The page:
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Peter Lee and his Balloons April 14, 2011

Posted by reto wettach in service design, social computing.

Last night I met at the Microsoft Software Summit with Peter Lee, who is the newly appointed director of Microsoft Research in Redmond. Prior to this he was for many years the dean from computer science at CMU. In between these two jobs he was director with DARPA, an public research institution belonging to the DARPA – the Defense Advanced Research Projects Agency. DAPRA has quite a surprising mission – at least for me: they have to “prevent strategic surprises”. Peter explained to me that DAPRA was funded after the USSR’s launch of the Sputnik, which was such a surprise…!

We talked about one project, which he initiated and which I liked a lot: Peter wanted to find out how technology can motivate a large group of people to work together on a joined goal. For this he prepared the DARPA Network ChallengeThe challenge is to be the first to submit the locations of 10 moored, 8-foot, red, weather balloons at 10 fixed locations in the continental United States. The balloons will be in readily accessible locations and visible from nearby roads.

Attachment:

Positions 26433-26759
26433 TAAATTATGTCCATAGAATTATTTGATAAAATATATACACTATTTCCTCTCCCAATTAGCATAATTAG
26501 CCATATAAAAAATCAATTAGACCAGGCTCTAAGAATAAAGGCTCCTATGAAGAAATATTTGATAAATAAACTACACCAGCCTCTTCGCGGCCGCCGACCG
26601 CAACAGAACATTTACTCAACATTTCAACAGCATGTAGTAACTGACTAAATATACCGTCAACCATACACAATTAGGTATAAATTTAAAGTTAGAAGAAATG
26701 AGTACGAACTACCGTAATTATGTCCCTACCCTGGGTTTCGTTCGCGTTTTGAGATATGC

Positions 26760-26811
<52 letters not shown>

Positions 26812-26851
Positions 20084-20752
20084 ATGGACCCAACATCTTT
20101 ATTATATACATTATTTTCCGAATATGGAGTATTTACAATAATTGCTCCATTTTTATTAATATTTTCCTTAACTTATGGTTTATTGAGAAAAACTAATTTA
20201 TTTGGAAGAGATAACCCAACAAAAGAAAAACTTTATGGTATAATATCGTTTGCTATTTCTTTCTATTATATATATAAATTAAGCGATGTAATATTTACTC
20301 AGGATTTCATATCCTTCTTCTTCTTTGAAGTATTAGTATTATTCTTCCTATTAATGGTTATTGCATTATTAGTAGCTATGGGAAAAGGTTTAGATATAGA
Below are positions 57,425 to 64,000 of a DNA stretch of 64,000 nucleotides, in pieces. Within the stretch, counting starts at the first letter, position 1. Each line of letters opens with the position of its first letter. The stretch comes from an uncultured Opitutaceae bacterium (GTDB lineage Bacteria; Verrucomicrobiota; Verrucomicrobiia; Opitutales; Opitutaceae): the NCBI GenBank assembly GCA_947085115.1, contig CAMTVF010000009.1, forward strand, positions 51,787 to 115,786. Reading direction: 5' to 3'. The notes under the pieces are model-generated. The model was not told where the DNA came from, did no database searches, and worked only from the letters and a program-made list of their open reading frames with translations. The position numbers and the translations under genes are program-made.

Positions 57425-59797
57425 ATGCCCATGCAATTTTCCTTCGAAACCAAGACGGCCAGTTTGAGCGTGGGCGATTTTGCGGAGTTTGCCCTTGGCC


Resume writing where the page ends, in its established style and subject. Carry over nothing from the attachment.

(image source)

Guess, who won: a group of students at the MIT. They set up an interesting system for sharing the 40.000$ among a big group of people. The interesting part is that the people who directly or indirectly introduced a finder to the team also won money:

(image source)

I really like the challenge (and of course the solution). Especially interesting is that this challenged was posted by Peter, who comes from computer science: This combination of social challenges supported by computer science (or interface design) are one of the important areas we got to look at – not only to find red wheather balloons, but to involve people in a lot of urgent tasks.

The way of sharing and recognizing each individual’s contribution in a fair and motivating way is also quite an interesting challenge, which needs to be better understood!



1. Report on Microsoft Research Summit 2011 in Paris « interaction design - May 10, 2011

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